Something called parentalcontrolsd is running on your Mac—at least, that’s what you found when you checked Activity Monitor. Maybe it’s using up CPU cycles, or maybe it’s just there and you want to know why. To begin: this is part of macOS, so don’t worry about it being malware.
This article is part of our ongoing series explaining various processes found in Activity Monitor, like kernel_task, hidd, mdsworker, installd, WindowServer, blued, launchd, backup, opendirectoryd, powerd, coreauthd, configd, mdnsresponder, UserEventAgent, nsurlstoraged, commerce, and many others. Don’t know what those services are? Better start reading!
Today’s process, parentalcontrolsd, was pointed out to us by a Twitter follower. If you haven’t guessed, the process is related to Parental Controls on your Mac, which lets parents manage the time spent and applications used by their kids. The “d” at the end of the process means this is a daemon, which is a process that runs in the background of your Mac enabling certain system functions. To quote the man page for the process, which you can find yourself by typing
man parentalcontrolds in the Terminal:
parentalcontrolsd is used by Parental Controls to manage and track restricted users.
Anyone who reads man pages regularly knows that very few processes have that specific of a task outlined. In theory, this shouldn’t be a process that gives you any trouble, but theory is one thing and reality is anther.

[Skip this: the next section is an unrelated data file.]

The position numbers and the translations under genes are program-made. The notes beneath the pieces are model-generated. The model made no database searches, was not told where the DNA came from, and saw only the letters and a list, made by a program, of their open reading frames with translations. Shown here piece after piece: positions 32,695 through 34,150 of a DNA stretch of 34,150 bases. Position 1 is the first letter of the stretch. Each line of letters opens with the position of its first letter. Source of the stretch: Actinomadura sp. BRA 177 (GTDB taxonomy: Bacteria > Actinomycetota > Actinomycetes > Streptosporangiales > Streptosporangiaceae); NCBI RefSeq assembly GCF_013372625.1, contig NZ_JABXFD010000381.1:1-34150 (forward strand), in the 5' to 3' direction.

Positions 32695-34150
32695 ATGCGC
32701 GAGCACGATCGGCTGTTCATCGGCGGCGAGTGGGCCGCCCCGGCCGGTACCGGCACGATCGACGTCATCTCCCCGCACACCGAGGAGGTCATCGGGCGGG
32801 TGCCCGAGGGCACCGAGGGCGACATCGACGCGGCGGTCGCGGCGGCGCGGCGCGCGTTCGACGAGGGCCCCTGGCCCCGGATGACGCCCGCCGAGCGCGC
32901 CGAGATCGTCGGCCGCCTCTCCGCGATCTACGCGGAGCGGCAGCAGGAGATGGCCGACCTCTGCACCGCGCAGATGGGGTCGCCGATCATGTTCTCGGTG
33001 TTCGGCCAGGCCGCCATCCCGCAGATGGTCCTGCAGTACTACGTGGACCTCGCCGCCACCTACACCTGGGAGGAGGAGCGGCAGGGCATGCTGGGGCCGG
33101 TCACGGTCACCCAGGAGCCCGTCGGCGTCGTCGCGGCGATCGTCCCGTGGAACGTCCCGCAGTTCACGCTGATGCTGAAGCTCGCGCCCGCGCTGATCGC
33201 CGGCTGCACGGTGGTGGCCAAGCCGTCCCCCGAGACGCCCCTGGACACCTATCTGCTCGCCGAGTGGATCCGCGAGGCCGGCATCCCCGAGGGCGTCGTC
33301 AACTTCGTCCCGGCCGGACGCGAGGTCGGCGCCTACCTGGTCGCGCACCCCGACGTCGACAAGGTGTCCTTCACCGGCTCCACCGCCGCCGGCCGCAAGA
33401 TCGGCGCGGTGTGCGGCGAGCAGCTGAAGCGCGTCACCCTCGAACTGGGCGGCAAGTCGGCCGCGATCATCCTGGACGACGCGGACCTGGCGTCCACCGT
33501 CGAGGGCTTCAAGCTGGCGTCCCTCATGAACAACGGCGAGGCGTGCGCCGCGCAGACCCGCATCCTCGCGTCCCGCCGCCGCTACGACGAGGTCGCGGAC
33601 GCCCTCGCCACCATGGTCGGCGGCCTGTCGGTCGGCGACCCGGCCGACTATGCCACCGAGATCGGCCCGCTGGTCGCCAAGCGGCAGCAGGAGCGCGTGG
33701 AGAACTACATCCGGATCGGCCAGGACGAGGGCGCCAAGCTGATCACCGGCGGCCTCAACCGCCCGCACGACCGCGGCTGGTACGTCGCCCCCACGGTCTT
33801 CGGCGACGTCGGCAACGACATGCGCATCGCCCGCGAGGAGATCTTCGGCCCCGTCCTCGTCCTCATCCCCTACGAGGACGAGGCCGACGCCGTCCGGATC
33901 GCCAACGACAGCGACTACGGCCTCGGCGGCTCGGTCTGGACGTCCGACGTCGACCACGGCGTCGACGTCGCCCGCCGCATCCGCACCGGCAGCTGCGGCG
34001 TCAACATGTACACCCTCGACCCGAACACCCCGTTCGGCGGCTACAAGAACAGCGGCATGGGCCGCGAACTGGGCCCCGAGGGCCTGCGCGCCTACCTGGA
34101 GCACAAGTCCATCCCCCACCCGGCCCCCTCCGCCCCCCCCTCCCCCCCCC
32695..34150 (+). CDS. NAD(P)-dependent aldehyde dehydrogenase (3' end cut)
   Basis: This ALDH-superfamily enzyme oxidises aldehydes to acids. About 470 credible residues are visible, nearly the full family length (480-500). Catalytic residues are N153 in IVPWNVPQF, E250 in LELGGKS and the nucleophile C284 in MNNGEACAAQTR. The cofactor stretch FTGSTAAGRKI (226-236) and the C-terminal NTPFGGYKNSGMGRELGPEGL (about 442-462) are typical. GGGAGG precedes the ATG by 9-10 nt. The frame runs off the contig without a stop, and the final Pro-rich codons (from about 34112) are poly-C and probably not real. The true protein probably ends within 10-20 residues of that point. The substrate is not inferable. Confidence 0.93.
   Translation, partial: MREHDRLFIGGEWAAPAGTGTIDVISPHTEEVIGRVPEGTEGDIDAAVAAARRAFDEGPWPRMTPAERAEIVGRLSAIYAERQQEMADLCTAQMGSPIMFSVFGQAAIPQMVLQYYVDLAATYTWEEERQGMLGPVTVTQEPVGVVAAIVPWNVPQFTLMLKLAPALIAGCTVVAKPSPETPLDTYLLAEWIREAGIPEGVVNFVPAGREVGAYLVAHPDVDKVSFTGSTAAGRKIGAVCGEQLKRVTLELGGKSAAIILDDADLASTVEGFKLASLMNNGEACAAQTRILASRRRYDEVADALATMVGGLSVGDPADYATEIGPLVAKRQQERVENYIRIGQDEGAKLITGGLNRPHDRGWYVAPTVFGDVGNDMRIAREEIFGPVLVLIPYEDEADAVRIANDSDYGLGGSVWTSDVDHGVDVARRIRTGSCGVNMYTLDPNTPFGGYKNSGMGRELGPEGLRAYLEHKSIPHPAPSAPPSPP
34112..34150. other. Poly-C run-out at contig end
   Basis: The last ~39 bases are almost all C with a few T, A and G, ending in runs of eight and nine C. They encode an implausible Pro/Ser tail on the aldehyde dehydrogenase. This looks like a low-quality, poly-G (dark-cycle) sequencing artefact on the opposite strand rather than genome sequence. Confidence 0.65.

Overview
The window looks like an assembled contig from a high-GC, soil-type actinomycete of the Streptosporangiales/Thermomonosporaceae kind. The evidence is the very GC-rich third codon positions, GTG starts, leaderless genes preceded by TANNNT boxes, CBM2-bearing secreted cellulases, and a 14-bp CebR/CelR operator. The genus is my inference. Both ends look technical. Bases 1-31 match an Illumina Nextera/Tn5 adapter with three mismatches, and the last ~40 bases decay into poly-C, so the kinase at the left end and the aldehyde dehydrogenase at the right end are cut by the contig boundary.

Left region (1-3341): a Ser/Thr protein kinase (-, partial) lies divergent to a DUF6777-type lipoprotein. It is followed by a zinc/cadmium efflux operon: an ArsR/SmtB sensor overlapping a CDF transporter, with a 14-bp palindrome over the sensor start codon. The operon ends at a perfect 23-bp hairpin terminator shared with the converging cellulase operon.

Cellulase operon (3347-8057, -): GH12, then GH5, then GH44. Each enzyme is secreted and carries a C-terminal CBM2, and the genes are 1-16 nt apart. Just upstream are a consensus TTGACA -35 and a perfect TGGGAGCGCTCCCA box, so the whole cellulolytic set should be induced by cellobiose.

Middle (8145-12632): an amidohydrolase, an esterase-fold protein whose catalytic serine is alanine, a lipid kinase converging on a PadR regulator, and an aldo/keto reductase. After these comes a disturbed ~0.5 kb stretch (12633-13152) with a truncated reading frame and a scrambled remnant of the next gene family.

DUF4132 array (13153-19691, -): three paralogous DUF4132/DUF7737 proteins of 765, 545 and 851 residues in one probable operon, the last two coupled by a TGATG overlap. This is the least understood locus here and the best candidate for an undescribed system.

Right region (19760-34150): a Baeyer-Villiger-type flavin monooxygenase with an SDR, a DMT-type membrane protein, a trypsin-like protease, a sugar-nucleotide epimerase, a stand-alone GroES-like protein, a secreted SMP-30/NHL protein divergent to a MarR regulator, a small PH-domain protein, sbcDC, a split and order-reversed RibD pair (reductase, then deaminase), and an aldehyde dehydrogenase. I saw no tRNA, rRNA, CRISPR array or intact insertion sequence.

This daemon should not be running if you don’t have parental controls enabled. So if you’re the only person who uses your Mac, and you don’t recall setting up Parental Controls, you might be wondering why this daemon is running at all.
The most common reason: you’ve set up a guest account on macOS. Parental Controls is enabled by default for your guest accounts, meaning parentalcontrolsd will run on your Mac.
You can disable Parental Controls for your Guest account by heading to System Preferences > Users & Groups.
Click the “Guest” account in the sidebar, then make sure that the “Enable parental controls” option isn’t checked. In most cases this should stop parentalcontrolsd from running at all.
Multiple Mac users have report parentalcontrolsd burning up CPU cycles, occasionally to the point where the entire computer slows down. Often the users reporting these problems never set up Parental Controls.
If this is happening to you it’s worth first making sure that Parental Controls aren’t enabled for any account on your Mac, including the Guest account as outlined above. Restart your Mac after doing this.
Next, head to /Library/Application Support/Apple/ in the Finder, and look for the “ParentalControls” folder.
Go ahead and delete this folder, then restart your Mac. The process monitors this folder for changes, meaning a corrupt or stuck file here could cause the process to hang; deleting the folder entirely can fix that.
Photo credit: guteksk7/Shutterstock.com